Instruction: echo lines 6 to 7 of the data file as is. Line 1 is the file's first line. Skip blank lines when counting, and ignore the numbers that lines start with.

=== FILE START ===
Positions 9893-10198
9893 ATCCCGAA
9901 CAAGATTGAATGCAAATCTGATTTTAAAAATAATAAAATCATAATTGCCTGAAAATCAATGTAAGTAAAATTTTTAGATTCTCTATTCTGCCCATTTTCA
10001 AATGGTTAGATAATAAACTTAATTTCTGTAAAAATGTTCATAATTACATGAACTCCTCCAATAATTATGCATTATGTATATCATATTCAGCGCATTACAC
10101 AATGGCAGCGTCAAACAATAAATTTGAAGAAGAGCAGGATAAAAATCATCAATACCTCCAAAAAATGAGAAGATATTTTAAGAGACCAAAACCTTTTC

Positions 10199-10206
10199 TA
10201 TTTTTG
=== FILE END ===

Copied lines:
Positions 10199-10206
10199 TA